So while I sort of understand how Laravel Mix compiles and integrates the CSS and Javascript assets for a Laravel application, I don’t, at this stage, want to be bothered with it. I want to concentrate on learning something about the core of Laravel; I’ll simply plug in Bootstrap to make what I’m doing looking vaguely acceptable, aesthetics-wise.

Bootstrap Logo

I have a Blade master template (resources/views/layouts/app.blade.php) on which all of the other pages of my application are based. This provides a single point from which to manage the elements  common to every page of my Shopping List application:

  • Doctype declaration
  • Meta information
  • CSS styles
  • Navigation
  • Flash messaging placeholder
  • Content placeholder
  • Javascript scripts

All the other pages of my application then simply make use of (or extend) this master template using @extends('') Blade directive. Page content is injected into the content placeholder of the master template (@yield('content')) via the @section('content') directive.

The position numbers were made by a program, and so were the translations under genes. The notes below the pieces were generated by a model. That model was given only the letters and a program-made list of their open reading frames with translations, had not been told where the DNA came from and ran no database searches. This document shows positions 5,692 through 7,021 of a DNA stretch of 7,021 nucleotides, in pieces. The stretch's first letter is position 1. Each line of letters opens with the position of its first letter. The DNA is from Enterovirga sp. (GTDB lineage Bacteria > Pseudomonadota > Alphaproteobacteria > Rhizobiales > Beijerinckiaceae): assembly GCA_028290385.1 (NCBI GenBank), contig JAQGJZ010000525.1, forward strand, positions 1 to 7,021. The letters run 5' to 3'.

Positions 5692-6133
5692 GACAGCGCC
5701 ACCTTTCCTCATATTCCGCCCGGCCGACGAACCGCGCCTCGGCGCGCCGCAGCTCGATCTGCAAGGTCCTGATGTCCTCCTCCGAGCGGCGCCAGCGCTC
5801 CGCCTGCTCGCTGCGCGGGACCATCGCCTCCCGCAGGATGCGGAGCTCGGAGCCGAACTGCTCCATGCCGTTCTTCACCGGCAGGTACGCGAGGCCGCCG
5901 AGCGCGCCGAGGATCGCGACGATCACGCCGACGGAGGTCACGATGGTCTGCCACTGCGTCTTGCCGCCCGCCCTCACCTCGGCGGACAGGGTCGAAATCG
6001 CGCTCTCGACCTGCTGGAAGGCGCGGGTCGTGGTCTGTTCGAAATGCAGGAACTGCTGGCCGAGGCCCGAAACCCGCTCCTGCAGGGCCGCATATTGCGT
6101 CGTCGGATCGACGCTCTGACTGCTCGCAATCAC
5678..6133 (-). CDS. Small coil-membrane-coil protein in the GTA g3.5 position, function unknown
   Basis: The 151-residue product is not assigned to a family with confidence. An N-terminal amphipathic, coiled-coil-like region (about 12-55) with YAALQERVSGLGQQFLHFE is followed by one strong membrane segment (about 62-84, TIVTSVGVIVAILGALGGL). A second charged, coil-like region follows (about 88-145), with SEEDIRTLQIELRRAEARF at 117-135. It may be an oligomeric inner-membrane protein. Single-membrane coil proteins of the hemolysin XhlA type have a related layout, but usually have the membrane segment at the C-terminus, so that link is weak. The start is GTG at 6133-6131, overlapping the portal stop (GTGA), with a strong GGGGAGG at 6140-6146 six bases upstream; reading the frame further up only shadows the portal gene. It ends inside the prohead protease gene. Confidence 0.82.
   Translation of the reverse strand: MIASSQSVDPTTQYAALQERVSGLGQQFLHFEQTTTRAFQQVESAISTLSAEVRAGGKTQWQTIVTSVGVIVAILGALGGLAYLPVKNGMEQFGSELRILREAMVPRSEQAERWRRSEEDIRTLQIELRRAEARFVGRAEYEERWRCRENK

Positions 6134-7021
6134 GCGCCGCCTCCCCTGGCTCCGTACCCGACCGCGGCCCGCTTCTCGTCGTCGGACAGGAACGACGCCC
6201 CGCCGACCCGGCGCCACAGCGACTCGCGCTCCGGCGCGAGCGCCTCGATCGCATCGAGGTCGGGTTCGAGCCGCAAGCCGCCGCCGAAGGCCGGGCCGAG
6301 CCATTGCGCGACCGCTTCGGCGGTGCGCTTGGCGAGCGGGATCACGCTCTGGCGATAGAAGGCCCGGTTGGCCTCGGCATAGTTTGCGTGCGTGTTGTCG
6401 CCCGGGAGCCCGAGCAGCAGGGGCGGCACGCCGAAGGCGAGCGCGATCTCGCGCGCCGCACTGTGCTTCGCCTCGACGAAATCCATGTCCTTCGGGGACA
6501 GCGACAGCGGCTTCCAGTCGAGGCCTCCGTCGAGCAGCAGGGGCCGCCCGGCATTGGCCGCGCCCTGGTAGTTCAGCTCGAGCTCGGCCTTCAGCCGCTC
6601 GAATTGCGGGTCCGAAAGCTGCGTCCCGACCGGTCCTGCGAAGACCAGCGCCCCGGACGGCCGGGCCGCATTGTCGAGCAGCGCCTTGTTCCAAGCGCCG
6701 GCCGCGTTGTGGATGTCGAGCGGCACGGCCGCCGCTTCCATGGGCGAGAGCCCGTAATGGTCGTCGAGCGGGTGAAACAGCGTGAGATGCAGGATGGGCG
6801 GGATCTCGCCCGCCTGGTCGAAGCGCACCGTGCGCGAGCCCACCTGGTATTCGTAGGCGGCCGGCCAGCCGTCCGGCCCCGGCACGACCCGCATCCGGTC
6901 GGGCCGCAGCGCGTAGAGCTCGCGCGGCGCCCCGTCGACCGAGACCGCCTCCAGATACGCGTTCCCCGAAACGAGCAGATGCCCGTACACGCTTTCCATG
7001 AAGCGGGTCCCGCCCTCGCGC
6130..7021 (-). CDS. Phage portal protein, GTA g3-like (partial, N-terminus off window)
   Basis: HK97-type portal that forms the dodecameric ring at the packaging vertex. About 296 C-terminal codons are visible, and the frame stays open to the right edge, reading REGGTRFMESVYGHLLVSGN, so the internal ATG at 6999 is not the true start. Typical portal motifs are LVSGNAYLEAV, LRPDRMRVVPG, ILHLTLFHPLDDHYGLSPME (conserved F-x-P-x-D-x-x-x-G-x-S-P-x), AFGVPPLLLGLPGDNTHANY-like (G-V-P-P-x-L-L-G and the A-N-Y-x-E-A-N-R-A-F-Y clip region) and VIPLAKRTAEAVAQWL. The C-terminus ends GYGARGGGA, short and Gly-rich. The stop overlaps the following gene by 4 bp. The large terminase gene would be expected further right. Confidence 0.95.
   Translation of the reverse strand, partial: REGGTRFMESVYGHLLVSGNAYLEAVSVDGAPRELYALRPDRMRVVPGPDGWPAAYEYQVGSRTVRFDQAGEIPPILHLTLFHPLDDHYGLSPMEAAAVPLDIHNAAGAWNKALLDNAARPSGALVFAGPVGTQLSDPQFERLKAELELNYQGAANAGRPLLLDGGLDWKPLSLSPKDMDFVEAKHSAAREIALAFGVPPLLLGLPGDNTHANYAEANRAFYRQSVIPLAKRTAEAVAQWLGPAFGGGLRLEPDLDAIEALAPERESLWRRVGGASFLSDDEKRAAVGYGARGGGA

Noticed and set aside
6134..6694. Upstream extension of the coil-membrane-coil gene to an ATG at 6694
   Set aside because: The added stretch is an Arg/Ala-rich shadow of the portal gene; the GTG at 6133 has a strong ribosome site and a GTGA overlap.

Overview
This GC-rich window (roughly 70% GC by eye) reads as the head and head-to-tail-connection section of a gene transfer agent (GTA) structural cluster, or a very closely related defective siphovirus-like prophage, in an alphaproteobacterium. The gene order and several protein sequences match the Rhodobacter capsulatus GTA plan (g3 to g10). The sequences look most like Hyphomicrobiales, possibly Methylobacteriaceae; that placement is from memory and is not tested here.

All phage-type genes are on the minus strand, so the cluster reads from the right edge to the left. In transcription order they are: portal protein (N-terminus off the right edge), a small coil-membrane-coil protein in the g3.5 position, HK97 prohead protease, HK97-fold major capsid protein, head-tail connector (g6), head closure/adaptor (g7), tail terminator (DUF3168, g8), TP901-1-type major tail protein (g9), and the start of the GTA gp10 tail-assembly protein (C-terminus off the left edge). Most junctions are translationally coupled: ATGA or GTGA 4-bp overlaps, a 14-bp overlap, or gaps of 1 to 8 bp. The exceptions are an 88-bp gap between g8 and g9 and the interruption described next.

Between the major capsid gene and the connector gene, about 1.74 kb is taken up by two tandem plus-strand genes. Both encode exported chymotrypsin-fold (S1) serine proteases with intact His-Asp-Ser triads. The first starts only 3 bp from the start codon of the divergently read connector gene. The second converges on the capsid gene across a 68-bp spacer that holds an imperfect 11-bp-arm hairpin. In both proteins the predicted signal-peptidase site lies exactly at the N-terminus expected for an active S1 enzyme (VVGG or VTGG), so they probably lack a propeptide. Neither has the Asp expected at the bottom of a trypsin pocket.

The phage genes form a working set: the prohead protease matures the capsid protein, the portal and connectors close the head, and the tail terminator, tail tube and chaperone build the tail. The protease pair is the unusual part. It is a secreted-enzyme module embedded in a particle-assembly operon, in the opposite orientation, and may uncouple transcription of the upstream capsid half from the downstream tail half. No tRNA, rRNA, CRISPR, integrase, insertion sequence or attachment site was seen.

So a skeleton page might look like:



    // Page content here


My master template file is based on the standard  resources/views/layouts/app.blade.php file that is generated from Artisan command that generates the Laravel user authentication scaffolding:

$ php artisan make:auth

Here is what the login page looks like with a fresh installation of Laravel 5.5. and the user authentication master template in place:

Bootstrap 3 Login
Bootstrap 3 Login Screen

I have modified the template to include elements from the Bootstrap Starter Template to make use of the latest beta version of the Bootstrap framework.

In the head portion of the page, I have included links to the following files via content delivery networks:

<!-- Styles -->
<link rel="stylesheet" href="">
<link rel="stylesheet" href="">

This gives me access to Bootstrap CSS styles. The second stylesheet pulls in the Font Awesome CSS styles. I use Font Awesome icons throughout my Shopping List application.